Like most sailors, and unlike most fictional depictions of sailing, I will likely flake out the chain in long loops on the deck before I drop the anchor in order to figure out how much to deploy (via bright paint marks on the chain to indicate depth), and to make sure it will run freely when dropped.

Thanks for the question, Bill and good luck with what is a pretty big boat for shallow Erie.

Bill K said...

Rhys

Thanks for the clarification.

That makes it a lot easier than mine, as I have to stick my body through a 18 inch door and try to straighten mine.

Bill

Burry said...

My concern with rode wells is what is holding all that rode onboard when you fall off a wave or get a knock down? ~300 kg of chain and 100s of feet of line flying around the deck or over the side would make things rather dicey in a seaway. I see you tenatively plan on a fiberglass cover, recommend you make sure it has the strength to hold all that chain/rope in the well.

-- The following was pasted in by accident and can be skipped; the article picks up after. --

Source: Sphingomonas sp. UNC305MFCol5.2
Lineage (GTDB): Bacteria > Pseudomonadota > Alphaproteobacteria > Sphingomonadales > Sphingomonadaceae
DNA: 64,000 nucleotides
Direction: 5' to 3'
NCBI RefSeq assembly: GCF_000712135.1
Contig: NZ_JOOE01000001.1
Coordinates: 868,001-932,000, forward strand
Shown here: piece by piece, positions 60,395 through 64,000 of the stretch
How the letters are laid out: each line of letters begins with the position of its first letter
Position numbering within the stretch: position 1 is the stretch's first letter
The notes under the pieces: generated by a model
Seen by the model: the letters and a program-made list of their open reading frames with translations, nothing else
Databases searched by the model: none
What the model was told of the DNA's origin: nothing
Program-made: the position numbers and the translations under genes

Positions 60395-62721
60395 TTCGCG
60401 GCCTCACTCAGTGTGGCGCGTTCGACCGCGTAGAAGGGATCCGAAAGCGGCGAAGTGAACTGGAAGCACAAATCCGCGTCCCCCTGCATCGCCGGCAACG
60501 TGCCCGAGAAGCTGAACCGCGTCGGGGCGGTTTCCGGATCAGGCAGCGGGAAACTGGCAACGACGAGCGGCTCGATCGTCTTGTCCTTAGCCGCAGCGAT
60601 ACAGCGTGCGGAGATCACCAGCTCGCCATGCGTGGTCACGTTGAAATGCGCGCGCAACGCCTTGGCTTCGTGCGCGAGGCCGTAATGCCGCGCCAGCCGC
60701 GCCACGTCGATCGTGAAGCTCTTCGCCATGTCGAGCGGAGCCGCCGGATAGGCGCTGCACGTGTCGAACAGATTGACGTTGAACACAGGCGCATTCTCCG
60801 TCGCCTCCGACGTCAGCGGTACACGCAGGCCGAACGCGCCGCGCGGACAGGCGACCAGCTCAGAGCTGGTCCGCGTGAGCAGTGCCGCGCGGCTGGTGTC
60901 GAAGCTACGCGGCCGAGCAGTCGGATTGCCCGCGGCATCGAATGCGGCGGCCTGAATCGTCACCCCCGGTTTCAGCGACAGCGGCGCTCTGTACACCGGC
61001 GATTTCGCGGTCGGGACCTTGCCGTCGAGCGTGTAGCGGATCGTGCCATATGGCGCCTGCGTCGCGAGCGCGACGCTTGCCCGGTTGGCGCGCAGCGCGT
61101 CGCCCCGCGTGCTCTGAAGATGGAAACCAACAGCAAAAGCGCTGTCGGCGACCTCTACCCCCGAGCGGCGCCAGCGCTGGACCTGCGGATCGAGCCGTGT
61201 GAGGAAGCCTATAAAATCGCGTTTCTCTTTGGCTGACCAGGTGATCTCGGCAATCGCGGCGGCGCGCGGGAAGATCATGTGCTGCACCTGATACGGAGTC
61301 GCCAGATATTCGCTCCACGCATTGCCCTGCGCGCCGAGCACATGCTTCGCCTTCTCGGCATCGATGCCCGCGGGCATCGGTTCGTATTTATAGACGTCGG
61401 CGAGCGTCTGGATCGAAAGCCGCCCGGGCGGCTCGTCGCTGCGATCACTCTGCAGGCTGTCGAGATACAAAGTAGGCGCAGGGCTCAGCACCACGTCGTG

Rhys said...

Hi, Burry...hope you liked your fishing picture! While the chain hasn't shown a tendency to move much on Lake Ontario, I agree that doesn't mean much on the open sea. The fibreglass cover would be sturdy enough to support my weight, so yes, it would be robust. I have also considered aluminum plate, but that involves an extra consideration of dissimilar metals and galvanic isolation...which is not going to be new to me as I want aluminum plating for the engine bay hatch (a clamshell on gas struts), and aluminum, doggable doors on the companionway entrance and the entrances to the saloon and aft cabin.

No matter what I decide to secure the well itself, I would certainly put in a heavy mesh, tied-down netting (like trampoline "netting") to keep the chain in place, even in a knock-down. That means multiple attachments, which can easily go through the 1.5 inch lip surrounding the well.